You know, it's really simple. We're always working on sprints. We're working on three to 12 things at a time, all the time, that are not things we're in. I view acquisitions completely as a way to accelerate something we're doing or differentiate within it. You won't see us just buy something. Anything we've bought, we're already working on. We just bought Jaybird [makers of wireless headphones]. We love that space.
What attracts Logitech to the audio market? Most consumers generally don't pay that much attention to their audio these days.
Now, I won't be humble for a minute: We have such great acoustic capabilities. We have a lot of people at the company who are bleeding music. They're so into it. And then we also have the technology capabilities. It'd be a shame if we couldn't take advantage of that. It's obviously a hot space now; the key is finding our little niche in it. We don't want to go taking on everyone big.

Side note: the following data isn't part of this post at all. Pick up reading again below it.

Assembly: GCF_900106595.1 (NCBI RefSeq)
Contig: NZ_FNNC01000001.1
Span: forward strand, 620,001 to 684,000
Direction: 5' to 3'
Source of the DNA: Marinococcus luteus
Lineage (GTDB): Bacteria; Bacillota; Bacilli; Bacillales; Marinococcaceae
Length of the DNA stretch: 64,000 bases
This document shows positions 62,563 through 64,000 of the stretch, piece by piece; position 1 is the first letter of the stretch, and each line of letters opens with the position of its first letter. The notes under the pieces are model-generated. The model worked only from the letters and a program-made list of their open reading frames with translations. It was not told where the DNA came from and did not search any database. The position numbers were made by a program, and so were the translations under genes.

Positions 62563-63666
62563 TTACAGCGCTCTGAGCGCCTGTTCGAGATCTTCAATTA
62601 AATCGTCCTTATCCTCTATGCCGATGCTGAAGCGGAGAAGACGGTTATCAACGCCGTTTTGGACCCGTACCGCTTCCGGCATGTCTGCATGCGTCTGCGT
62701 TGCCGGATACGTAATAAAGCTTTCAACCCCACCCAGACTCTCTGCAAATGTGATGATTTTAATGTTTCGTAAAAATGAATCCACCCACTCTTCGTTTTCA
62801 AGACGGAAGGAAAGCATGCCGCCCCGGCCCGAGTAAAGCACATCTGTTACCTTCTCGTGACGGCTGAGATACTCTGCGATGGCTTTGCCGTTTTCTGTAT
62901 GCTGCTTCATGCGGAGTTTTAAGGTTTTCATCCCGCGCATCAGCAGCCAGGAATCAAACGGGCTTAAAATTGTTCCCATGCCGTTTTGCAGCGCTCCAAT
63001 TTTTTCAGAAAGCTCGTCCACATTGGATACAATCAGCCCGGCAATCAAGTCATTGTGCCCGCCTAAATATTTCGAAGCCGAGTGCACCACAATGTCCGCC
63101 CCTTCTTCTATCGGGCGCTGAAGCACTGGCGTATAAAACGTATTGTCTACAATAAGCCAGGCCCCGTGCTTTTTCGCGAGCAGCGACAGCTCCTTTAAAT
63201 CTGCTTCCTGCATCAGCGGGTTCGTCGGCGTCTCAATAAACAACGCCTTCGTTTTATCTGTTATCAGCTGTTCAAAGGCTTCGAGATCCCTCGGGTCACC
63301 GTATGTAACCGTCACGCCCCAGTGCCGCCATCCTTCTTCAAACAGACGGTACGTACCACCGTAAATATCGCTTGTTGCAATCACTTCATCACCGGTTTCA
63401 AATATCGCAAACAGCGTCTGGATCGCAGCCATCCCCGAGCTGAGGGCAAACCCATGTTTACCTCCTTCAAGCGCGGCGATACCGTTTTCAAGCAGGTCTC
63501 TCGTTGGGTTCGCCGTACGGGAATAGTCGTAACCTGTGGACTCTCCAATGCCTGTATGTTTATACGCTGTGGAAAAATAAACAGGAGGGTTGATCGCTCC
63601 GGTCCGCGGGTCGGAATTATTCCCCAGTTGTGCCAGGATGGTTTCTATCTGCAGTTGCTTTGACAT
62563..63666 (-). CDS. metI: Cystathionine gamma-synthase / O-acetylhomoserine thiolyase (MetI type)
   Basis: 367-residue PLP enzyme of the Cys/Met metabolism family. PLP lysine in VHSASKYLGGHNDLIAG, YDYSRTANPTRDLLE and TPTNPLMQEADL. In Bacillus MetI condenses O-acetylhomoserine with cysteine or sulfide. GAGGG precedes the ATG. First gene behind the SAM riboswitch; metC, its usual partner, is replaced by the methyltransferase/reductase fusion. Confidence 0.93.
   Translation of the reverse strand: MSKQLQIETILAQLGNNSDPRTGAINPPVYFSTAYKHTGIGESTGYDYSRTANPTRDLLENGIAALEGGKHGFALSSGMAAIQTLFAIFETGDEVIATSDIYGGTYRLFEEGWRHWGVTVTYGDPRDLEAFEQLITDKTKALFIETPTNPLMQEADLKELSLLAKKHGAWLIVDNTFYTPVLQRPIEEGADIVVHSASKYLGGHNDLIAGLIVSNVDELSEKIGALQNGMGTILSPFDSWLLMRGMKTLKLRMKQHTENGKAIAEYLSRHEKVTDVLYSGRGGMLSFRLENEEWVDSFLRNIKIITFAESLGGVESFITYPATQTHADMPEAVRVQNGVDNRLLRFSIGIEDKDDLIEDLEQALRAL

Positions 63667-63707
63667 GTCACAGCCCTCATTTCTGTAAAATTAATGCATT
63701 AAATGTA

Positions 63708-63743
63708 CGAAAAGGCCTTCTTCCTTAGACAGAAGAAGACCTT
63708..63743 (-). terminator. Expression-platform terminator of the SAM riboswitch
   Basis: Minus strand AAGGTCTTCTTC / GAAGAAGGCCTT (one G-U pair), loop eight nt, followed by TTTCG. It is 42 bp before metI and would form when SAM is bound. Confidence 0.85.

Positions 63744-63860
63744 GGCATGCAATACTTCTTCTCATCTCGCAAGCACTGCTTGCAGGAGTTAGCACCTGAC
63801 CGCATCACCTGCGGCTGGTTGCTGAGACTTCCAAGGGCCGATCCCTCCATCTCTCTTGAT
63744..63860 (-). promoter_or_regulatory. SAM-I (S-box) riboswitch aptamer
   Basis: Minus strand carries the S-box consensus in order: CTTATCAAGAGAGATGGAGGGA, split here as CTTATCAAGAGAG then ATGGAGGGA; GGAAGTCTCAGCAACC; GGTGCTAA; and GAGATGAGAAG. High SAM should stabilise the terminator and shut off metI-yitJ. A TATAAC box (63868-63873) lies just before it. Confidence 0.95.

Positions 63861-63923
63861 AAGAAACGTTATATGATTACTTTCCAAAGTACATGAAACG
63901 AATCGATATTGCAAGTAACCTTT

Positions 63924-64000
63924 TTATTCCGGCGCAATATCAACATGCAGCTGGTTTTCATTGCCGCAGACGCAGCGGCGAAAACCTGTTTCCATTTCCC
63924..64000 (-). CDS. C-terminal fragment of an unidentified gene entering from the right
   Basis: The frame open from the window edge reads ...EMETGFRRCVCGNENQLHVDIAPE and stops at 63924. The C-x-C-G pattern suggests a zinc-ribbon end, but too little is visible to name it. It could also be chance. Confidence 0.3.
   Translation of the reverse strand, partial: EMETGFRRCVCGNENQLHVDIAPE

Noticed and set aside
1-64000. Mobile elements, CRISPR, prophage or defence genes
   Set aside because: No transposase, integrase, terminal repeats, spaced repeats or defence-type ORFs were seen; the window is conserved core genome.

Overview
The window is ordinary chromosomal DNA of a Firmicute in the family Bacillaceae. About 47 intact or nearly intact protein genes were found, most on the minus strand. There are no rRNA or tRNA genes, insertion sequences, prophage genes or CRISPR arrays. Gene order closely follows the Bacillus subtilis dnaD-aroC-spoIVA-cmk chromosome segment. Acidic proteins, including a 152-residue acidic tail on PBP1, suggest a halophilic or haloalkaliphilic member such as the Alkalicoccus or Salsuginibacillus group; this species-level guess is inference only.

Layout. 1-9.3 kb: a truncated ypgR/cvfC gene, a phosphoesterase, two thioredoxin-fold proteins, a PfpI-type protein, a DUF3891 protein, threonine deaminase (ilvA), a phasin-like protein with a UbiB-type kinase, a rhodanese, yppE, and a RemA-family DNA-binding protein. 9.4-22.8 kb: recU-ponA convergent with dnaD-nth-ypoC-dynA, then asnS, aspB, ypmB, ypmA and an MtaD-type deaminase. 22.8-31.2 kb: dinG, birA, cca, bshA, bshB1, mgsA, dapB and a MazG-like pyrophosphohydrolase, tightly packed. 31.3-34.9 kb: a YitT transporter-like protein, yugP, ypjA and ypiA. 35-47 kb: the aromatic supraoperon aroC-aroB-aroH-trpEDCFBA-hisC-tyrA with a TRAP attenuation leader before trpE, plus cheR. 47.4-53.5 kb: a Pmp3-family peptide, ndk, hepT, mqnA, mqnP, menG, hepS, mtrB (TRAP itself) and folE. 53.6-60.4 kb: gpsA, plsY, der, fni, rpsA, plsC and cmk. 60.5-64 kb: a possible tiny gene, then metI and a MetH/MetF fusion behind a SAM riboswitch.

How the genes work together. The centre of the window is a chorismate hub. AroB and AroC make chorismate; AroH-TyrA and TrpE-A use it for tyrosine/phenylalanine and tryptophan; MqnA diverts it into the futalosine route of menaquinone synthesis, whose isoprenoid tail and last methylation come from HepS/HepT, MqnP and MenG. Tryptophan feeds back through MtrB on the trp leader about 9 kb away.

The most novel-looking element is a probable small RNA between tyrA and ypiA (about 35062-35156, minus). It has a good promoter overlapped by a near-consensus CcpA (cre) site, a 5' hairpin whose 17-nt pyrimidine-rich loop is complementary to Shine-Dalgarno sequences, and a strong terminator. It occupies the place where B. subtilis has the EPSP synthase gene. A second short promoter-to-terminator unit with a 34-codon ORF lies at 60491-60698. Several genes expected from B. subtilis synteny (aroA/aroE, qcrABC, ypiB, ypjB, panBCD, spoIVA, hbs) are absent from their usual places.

We do headphones for gaming -- that's a great business -- and we do them for sports. It kind of inspires you to get out there, they're helmet-ready. Jaybird was originally built in the mountains -- it was for people who were really into outdoor sports. And then we're doing the custom-earphone business.
It's funny you're so focused on niches -- Beats came out of nowhere to get people into expensive headphones. Why isn't Logitech playing in that space?
I think Jimmy Iovine and all of the people who worked at Beats did an amazing job building that brand. They did such a marketing job that you can't help but be in awe of it. We admire that. We're building our marketing capability. We're not bad, but we could be better.
If you place us in that timeframe [when Beats was getting started], you could see we were making different choices. I think what Jimmy Iovine had that we didn't was access to celebrities, at an incredible cost. He was sitting in a chair, and he is so respected, he's such a leader, and he was a magnet for that talent. I met him once and told him, "Wow, what you and Dr. Dre did has never been done before."
This interview has been edited and condensed for clarity.